November 15, 2021
It is well understood that when a plaintiff is injured alighting from their motor vehicle during the course of their employment, they must first turn to any worker’s disability compensation insurer before turning to the no-fault insurer for benefits. However, what happens when the worker’s disability compensation insurer becomes insolvent and the claim is taken over by the Michigan Property & Casualty Guaranty Association (“MPCGA”) under the Guaranty Act? In the case of Matthis v. Home-Owners and MPCGA, the trial court found that the MPCGA is the insurer of last resort and that no-fault insurers must pay ahead of the MPCGA even when there were prior payments made by a workers compensation disability insurer before it became insolvent.
On appeal, the Court looked to the Guaranty Act, MCL 500.7901 et seq., and found it created the MPCGA to satisfy the obligations of insolvent insurers. Per the statutory language, the MPCGA is not obligated to pay benefits for all “covered claims,” and the MPCGA shall receive a credit against a “covered claim” if damages or benefits are recoverable by a claimant under an insurance policy other than the policy of the insolvent insurer. MCL 500.7931(3). The Court next looked to the no-fault exclusion for alighting from a work vehicle under MCL 500.3106(2)(a), and found that the legislative purpose for excluding no-fault benefits where worker’s compensation benefits are available is to prevent impermissible double recovery. The Court found that once the worker’s comp carrier became insolvent, benefits under its policy were no longer available and the no-fault exclusion no longer applied to bar coverage under the No-Fault Act. As such, there was no longer a possibility of double recovery and the no-fault insurer became higher in priority than the MPCGA.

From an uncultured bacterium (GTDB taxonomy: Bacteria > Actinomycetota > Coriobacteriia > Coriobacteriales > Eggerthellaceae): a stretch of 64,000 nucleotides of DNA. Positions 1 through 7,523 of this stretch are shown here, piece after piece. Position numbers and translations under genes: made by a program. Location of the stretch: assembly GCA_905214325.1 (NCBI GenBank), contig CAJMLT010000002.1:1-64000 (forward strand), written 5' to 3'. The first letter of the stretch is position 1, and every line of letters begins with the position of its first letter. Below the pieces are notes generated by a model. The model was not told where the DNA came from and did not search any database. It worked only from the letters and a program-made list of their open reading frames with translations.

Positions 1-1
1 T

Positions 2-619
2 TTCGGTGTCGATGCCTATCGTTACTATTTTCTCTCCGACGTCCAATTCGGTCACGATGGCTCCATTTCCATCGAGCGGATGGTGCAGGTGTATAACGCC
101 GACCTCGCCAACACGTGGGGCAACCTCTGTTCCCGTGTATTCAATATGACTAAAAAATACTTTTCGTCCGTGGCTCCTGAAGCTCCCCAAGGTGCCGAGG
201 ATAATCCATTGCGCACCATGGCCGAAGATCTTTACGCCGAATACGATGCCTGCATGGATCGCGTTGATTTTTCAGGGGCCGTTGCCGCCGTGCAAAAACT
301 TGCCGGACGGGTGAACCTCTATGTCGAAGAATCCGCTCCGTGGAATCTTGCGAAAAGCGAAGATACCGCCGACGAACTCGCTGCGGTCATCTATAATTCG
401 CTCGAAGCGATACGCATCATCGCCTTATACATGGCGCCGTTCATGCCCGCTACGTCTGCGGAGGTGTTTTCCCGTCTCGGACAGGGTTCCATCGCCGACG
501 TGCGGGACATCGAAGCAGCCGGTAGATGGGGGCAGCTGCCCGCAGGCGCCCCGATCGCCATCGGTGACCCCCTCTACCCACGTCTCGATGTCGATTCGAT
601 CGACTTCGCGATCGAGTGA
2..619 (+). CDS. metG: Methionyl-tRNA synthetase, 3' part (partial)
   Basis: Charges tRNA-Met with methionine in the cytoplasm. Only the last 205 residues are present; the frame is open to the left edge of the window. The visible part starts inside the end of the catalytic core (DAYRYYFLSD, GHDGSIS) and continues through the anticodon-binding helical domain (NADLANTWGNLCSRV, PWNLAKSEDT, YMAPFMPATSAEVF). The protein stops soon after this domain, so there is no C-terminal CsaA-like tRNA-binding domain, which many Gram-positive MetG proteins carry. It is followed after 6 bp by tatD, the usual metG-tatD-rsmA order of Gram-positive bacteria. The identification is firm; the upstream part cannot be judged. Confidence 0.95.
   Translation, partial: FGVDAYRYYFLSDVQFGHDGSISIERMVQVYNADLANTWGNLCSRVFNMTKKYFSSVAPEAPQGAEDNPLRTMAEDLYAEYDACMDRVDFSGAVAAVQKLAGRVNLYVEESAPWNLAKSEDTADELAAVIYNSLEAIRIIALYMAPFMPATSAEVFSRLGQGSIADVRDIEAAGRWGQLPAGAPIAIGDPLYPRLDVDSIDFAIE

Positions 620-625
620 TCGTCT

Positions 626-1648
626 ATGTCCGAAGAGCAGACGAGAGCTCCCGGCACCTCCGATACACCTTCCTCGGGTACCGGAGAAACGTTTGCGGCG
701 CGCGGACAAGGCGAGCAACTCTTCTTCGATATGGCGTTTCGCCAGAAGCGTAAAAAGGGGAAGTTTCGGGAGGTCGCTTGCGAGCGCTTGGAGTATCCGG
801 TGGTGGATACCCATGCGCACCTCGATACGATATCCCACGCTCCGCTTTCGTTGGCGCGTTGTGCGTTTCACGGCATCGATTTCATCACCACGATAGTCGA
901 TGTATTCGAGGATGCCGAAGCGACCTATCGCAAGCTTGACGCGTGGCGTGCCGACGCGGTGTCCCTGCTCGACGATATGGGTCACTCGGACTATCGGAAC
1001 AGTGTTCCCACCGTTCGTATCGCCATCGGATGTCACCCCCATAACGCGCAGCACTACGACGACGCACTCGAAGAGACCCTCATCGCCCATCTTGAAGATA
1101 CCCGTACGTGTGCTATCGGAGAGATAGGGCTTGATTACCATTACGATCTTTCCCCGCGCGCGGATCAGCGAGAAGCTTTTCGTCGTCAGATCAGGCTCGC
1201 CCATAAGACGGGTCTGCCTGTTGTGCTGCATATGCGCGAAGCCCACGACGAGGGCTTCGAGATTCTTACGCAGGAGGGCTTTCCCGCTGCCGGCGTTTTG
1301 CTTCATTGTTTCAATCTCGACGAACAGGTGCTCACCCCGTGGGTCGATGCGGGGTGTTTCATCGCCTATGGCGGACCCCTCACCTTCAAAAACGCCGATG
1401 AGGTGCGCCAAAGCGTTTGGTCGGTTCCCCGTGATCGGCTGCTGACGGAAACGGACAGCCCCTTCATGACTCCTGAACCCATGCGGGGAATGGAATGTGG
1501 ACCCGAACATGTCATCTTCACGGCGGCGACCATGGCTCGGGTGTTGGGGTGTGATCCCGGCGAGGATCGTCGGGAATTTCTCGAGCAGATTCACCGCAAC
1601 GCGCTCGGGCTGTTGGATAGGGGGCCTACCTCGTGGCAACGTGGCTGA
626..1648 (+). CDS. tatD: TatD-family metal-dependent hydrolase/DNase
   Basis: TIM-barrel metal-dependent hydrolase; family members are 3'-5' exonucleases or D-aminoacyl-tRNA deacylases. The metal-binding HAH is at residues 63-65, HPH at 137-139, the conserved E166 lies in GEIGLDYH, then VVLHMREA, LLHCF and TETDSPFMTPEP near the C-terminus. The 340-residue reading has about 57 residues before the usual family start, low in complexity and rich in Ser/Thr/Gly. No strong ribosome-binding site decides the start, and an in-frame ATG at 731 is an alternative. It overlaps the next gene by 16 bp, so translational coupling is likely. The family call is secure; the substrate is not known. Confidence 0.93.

The Court concluded that MPCGA got a credit to the extent the no-fault insurer could pay benefits to Plaintiff, highlighting the fact that the MPCGA is the insurer of last resort. The Court also found that because the question presented to the trial court in this case was one of priority between two insurers, rather than a question of whether worker’s compensation benefits were due or whether Plaintiff was an employee in the course of his employment, the trial court had jurisdiction over the case rather than the Board of Magistrates.
This ruling creates an opening for claims otherwise covered by the worker’s compensation realm to spill over into no-fault where the worker’s compensation carrier becomes insolvent and the Guaranty Act applies.